1S1: Plant Life Cycle

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Today we’re going to learn about the plant life cycle and plant parts.

  • What do you already know about plants? (Brainstorm and write their ideas on the board or have some kids come up and draw a plant on the board.)
  • What do plants need to grow? (sunlight, water, nutrients in the soil, and air/CO2)
  • What do plants grow from? Start off with examples (analogies) like humans from babies, cats from kittens, etc. Call on students until they answer that plants come from seeds.

Elements:

Sun – outstretched arm with pointed finger like a sun’s ray

Rain – wiggle fingers as arms move downward

Air – arms move back and forth (or bodies run back and forth for a storm), accompanied by a whooshing sound

Plant Parts:

Seed – curl up in a ball on the floor. The seed has all the nutrients that plant needs to start sending up shoots and sending down roots. Send up a hand (shoot) and send out a leg (root). Uncurl and kneel-you’ve sprouted

Stem – Stand (or kneel) straight and tall. The stem provides the structural support for the plant so it doesn’t fall over. It also moves water and nutrients from the roots upward and sugars from the leaves downward.

Root – Wiggle your fingers-you grow lots of leaves. Stand up (feet together)- you grow taller. Spread feet apart- you spread out lots of roots. Wiggle your toes- you grow lots of little roots (rootlets). ‘Slurp, slurp’- your roots drink up water from the ground.

Leaf – Hold hands flat and palms forward on either side of face. Leaves are the food producing centers where they transform sunlight, water and air into sugar – food for the plant. They turn towards sun rays (act out a sun ray), and flutter in the wind (act out wind).

Flower – Hold hands with fingers spread wide over face. Hands are petals which then open and spread outward from face. Flower is the first step in making a new plant. The flower needs to get pollinated in order to produce fruit and seeds. A bee buzzes around and pollinates the flower (slap hands with kids). Uh, oh. Start scratching all over, you’re being attacked by insects and fungi.

Fruit – Form a large circle with arms over head. It has seeds inside (represented by the head). The fruit is often eaten by some animal and the seeds then get moved around by the animal to start a new plant. Or the fruit falls on the ground and the seed eventually comes out of the rotting fruit. Have fruits get plucked and eaten or fall and splat on the floor. Stick up one arm- a new seed sprouts from the ground where your tomato fell.

Questions about the lifecycle

  1. What do plants need to live? (Light, Air, Water, Soil)
  2. Why do we have the bee as part of the tomato plant lifecycle? (it moves pollen from one flower to another and pollinates the flowers. The flowers become fruit after they get pollinated)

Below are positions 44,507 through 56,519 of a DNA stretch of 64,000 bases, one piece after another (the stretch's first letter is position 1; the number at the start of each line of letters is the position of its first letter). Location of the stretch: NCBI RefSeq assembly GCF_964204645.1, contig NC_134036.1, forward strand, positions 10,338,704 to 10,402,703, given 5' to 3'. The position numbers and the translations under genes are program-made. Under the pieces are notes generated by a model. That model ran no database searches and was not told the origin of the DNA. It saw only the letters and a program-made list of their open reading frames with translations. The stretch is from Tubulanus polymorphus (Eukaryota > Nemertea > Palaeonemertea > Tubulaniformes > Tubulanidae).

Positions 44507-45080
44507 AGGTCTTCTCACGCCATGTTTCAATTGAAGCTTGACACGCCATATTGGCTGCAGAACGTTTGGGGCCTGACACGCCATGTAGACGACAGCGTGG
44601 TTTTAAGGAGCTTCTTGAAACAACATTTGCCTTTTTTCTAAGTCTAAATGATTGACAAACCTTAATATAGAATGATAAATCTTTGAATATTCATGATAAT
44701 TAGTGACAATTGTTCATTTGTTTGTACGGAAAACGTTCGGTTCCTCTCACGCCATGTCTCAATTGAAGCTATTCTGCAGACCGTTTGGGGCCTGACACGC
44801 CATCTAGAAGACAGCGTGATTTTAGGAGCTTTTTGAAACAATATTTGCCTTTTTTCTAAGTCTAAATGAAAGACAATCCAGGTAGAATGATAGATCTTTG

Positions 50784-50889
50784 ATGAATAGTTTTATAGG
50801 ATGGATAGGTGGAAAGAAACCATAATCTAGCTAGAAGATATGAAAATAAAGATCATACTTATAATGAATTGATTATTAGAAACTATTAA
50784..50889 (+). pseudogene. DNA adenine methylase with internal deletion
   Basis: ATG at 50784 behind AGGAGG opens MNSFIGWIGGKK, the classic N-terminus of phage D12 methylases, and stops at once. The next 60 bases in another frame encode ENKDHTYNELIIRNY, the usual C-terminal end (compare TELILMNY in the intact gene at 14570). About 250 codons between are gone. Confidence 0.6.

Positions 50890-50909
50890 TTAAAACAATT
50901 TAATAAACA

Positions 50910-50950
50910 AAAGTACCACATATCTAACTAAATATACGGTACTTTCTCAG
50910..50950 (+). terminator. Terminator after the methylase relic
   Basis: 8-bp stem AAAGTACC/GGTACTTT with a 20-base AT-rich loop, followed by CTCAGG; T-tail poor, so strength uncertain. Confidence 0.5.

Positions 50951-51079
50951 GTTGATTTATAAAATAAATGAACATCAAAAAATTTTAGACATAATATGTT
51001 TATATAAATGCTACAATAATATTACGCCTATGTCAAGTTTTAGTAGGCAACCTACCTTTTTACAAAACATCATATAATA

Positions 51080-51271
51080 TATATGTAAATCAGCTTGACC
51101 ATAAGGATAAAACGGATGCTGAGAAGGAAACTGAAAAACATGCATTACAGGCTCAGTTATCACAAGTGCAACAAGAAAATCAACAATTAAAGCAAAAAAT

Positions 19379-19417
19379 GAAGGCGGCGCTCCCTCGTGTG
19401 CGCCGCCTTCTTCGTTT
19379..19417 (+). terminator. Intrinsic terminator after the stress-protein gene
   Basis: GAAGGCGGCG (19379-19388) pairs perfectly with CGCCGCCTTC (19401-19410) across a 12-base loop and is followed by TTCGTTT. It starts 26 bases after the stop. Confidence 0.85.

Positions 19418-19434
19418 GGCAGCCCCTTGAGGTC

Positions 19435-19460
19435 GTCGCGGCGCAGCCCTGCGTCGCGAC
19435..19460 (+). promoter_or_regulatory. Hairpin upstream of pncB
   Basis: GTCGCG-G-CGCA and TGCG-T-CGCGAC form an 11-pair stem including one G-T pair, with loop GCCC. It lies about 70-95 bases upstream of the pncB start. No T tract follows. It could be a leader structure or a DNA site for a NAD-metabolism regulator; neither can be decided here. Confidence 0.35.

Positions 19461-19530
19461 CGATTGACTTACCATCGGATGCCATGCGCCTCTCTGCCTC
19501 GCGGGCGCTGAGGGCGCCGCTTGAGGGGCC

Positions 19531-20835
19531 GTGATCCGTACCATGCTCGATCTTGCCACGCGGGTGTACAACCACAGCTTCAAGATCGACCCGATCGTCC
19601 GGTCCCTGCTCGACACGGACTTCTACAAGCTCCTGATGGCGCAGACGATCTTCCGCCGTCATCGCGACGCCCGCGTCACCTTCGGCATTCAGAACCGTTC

3. Can you think of anyway that humans fit into this cycle? (plant, eat fruit, maintain plants)
  4. Can someone re-tell the plant lifecycle in their own words?

Activity

Take in soaked Lima Beans and show/explain different parts of the seeds.

Why do seeds need a coat? Explain that seeds have coats for the same reason we wear them—protection. We wear coats in the rain or when it’s cold to protect us from the elements.

The seed coat protects the inside of the seed which is where the baby plant is. Show the students how to split the seed in half. Make sure they open the rounded side, as not to damage the root and other internal plant structure. Look at the poster and find the same parts in the actual seed.

a) The biggest part of the seed is the cotyledon. The cotyledon is where food is stored, which feeds the baby plant before it reaches the light. Remind the kids that sunlight makes the plants grow, but when they are still underground, they need a different source of food. So each seed has its own little refrigerator underground: the cotyledons.

Q: Does the seed need the cotyledons once it has poked above the ground?
A: No, because the sunlight is now the plant’s food.

b) Look carefully on one end of the seed. You can see the beginnings of a root (technically the radical).

Q: What does the root do?
A: The little root will push the plant through the soil. It also soaks up water and nutrients in the soil.

Q: Which direction does the root go? Why?
A: It usually goes down in the soil, so that it can find water.

c) Next to the root, you can see small leaves.

Q: What do leaves do?
A: When they poke above the ground, they collect sunlight which makes them grow. The first leaves are usually bigger than the latter ones because they need to collect lots of sunlight.

*If time permits, go over the lima bean sequencing cards.

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Activity_Order_Seed_Cards.pdf246.45 KB
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